Recently I have reported on products I have tested and used. If a product works for me I will recommend it as I assume if I can make it work, others should also be able to do so. This may involve hardware and software used together, one being supported by the other, and may include additional products designed to be used with the primary product. Some of these products are designed to be proprietary, to work only with the recommended additions as advertised. I am usually strict and limited about my recommendations and do not include options for substitutions.
Some readers, wanting to save money have chosen to use older products with the primary new product, and have written to me criticizing me for not recommending such savings shortcuts. The reason I don’t recommend them is I have no evidence the results I have obtained that I base my recommendation upon will be achieved using some substituted product the reader already owns. I can only recommend what I know works and works as the manufacturer intended.
A very short time ago I reported I had purchased a new large color gamut Eizo Flexscan LCD display. It replaced an older standard, smaller color gamut LCD display. So I used software that is current and up to date to adjust, calibrate and profile this new Flexscan. The colorimeter I used to work with the software is one I have used reliably for several years and has achieved good high quality calibration and profiles with several older displays I own as well as some newer models I have tested. But with this newest Eizo LCD display was different with the result of the calibration and profiling that seemed a little off even though the profile file checked out as being OK.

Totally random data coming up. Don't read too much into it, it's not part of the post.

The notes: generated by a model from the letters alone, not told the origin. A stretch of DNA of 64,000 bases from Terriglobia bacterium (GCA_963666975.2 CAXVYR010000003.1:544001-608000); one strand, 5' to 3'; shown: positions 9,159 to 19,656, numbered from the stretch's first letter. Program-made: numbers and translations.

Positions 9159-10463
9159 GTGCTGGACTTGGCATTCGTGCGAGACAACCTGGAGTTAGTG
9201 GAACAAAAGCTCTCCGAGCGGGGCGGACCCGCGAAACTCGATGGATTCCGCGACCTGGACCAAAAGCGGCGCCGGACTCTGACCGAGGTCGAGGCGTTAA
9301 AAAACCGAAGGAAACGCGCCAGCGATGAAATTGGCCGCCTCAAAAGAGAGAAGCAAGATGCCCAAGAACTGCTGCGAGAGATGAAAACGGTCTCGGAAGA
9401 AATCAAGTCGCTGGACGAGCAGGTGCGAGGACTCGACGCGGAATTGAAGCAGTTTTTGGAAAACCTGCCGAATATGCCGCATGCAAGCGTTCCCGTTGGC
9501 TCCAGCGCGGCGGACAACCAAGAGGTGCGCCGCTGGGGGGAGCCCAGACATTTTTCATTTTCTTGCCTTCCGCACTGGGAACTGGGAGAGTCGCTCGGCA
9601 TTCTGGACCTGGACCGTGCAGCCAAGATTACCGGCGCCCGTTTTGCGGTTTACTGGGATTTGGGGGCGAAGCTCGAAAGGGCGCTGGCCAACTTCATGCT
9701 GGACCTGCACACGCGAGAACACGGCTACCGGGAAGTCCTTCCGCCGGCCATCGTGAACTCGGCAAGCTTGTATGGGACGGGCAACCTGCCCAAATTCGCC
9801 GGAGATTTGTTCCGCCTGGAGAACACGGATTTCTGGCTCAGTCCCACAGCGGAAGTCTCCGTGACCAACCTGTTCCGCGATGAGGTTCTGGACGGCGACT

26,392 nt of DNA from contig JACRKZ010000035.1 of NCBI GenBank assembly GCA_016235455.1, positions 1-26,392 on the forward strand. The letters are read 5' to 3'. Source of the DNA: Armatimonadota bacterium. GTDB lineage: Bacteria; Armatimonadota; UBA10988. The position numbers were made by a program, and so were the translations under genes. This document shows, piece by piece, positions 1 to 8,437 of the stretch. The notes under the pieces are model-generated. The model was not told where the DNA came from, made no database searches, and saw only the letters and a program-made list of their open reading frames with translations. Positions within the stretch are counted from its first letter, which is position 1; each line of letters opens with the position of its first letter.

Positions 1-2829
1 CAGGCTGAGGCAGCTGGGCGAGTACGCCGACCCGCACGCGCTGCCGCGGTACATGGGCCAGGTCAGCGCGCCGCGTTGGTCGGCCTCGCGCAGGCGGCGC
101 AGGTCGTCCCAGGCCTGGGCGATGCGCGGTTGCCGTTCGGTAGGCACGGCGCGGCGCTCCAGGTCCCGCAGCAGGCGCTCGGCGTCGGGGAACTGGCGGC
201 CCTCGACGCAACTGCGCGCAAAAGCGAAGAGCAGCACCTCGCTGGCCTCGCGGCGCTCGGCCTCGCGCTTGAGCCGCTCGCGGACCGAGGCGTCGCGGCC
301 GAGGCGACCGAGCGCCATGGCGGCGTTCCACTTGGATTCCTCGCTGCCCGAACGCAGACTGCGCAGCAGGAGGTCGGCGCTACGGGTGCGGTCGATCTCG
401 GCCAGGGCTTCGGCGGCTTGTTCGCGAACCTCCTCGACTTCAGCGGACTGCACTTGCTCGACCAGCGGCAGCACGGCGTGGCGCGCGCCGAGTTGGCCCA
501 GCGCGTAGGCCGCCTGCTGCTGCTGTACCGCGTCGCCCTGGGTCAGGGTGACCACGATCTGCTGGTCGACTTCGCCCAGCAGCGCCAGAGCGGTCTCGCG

So I asked DataColor the company that made the Spyder3 colorimeter I used if I could purchase a newer more recent model to replace my old sensor. I received a new colorimeter yesterday. I saved my old calibration and profile, and then made another set with the new colorimeter. I then used Chromix Color Think to compare the two and found the profile made with the older sensitometer was skewed quite noticeably, and it was also irregular compared to profiles made with my older, lower color gamut LCD displays.
This test experience confirmed the information I obtained from a color management designer, not long ago, that the new wider color gamut displays require using a sensitometer with a matching sensitivity range and different filtering for measuring the light from these new displays. And from my own tests I have found that LCD displays made by different manufacturers, although the color gamut size is similar may include differences in the chromatic attributes of that range of color reproduced. So, there is more than product exclusivity in some maker’s proprietary policies that is based on assuring a greater accuracy of color matched results and the calibration and profile quality created and used by users.
The bottom line is that as performance is extended in more refined products, the demand for adjustment, calibration and profiling accuracy becomes more critical. So, the bottom line is reduced by any economic saving from using older color management tools designed for lower performing LCD displays. In other words I cannot justifiably support economic savings when a user makes an investment in a higher performance LCD display if it is not accompanied by matching color measurement and calibration/profiling support, because you will only be getting part of the potential advantage of that higher performance display.